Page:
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Ethically Sound Episode 5: Gray Matters https://bioethicsarchive.georgetown.edu/pcsbi/blog/2016/10/10/ethically-sound-episode-5/ https://bioethicsarchive.georgetown.edu/pcsbi/blog/2016/10/10/ethically-sound-episode-5/#respond Mon, 10 Oct 2016 14:00:14 +0000 https://bioethicsarchive.georgetown.edu/pcsbi/blog/?p=1937 The fifth episode of the Bioethics Commission’s podcast series Ethically Sound, “Gray Matters,” is now available. The Bioethics Commission has released 10 reports on a variety of ethically challenging topics. Ethical issues in neuroscience were the focus of the reports Gray Matters: Integrative Approaches for Neuroscience, Ethics, and Society (Volume 1), and Gray Matters: Topics at the Intersection of Neuroscience, Ethics, and Society (Volume 2).

The two Gray Matters reports responded to a charge from President Barack Obama, in conjunction with the announcement of the Brain Research through Advancing Innovative Neurotechnologies (BRAIN) Initiative, a White House Grand Challenge. President Obama asked the Commission to “consider the potential implications of the discoveries that we expect will flow from studies of the brain.” In Gray Matters Volume 1, the Bioethics Commission recommended early and explicit integration of ethics into neuroscience research. In Gray Matters Volume 2, the Commission focused on three “cauldrons of controversy” in neuroscience: cognitive enhancement, research involving participants with impaired consent capacity, and the use of neuroscience in the legal system.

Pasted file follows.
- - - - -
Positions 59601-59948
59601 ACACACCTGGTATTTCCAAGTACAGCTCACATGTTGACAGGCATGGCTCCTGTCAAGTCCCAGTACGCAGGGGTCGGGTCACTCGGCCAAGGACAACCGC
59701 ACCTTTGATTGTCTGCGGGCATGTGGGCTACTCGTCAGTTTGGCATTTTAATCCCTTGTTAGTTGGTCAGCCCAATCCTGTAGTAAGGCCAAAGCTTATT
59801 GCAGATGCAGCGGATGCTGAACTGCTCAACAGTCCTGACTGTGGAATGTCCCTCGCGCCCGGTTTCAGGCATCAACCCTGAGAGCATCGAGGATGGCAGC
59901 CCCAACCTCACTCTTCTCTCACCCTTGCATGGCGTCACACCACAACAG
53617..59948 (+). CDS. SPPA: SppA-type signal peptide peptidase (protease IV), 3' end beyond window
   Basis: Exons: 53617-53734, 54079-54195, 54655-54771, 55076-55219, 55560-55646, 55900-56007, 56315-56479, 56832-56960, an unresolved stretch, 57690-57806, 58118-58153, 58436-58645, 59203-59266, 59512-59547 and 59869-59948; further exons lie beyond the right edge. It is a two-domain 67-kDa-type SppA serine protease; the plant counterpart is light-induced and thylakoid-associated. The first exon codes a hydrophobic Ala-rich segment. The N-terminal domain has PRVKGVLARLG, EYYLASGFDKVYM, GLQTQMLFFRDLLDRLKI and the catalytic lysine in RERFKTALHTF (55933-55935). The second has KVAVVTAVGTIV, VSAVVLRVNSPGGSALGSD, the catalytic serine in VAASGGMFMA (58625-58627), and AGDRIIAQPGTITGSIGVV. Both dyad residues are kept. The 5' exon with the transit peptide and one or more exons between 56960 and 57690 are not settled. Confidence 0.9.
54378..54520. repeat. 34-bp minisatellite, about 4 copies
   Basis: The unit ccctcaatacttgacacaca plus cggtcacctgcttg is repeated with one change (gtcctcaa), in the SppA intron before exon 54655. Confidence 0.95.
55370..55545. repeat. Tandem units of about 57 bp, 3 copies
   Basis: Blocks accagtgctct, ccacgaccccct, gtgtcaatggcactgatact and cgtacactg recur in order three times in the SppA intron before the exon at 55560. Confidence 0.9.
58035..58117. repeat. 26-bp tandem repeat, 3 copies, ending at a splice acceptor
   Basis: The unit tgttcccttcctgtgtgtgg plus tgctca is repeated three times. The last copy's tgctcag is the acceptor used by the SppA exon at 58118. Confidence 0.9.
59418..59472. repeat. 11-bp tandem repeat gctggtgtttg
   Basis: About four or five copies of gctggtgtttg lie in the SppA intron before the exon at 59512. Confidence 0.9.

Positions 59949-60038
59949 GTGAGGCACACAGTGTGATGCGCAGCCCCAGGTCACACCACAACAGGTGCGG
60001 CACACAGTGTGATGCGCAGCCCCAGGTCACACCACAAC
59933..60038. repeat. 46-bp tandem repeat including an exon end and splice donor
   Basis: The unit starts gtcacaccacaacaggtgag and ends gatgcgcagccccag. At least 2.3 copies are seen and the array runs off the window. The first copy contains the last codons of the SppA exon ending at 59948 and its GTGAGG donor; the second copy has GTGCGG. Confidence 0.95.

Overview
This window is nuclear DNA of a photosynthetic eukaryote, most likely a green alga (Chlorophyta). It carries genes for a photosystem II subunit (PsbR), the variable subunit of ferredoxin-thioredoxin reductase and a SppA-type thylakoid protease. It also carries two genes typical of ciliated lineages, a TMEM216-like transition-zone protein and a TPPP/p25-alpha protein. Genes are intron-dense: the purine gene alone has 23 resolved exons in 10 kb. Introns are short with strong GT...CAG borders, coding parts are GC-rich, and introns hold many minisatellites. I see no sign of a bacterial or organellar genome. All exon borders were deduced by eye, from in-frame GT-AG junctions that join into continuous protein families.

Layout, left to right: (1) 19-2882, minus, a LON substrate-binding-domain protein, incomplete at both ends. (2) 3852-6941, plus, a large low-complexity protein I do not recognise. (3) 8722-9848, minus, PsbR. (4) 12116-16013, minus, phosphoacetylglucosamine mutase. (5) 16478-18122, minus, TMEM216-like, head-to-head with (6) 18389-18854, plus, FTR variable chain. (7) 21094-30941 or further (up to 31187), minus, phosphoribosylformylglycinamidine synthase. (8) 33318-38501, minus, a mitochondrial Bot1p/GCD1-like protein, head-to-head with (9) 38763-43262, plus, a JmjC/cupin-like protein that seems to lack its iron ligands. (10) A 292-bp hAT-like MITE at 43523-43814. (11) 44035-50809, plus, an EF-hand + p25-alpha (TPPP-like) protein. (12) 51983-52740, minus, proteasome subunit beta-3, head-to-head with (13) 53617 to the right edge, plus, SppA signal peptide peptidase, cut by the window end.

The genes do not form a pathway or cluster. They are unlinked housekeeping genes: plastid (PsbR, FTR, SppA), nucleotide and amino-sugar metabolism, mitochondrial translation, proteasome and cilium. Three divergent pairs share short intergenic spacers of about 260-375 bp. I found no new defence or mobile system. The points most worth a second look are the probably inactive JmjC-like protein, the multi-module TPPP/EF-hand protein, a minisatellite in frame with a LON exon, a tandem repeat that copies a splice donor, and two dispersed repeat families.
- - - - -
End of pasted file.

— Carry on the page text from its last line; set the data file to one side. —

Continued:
This episode of Ethically Sound opens with a narrative from Dr. Stephen Morse, Associate Director of the Center for Neuroscience and Society at the University of Pennsylvania. Dr. Morse discussed a case where neuroscience was used as the basis of an insanity defense in a murder trial, as the defendant had a cyst in his left frontal lobe that the defendant’s legal counsel argued had impaired his judgment. When discussing the two positions taken by the prosecution and the defense, Dr. Morse said, “The defense took the position that the prosecution was afraid of the expert evidence having to do with the brain tumor.”

The podcast also features Bioethics Commission member Dr. Stephan Hauser, Director of the University of California, San Francisco Weill Institute for Neurosciences, and Chair of the Department of Neurology. Hillary Wicai Viers, former Communications Director with the Bioethics Commission staff, conducted the interview. Dr. Hauser discussed the array of ethical challenges that the Bioethics Commission addressed in its reports, including the importance of integrating ethics into all stages of neuroscience research. Dr. Hauser said, “Well-designed, ethical neuroscience research will pave the way for progress that has the potential to benefit so many [people].”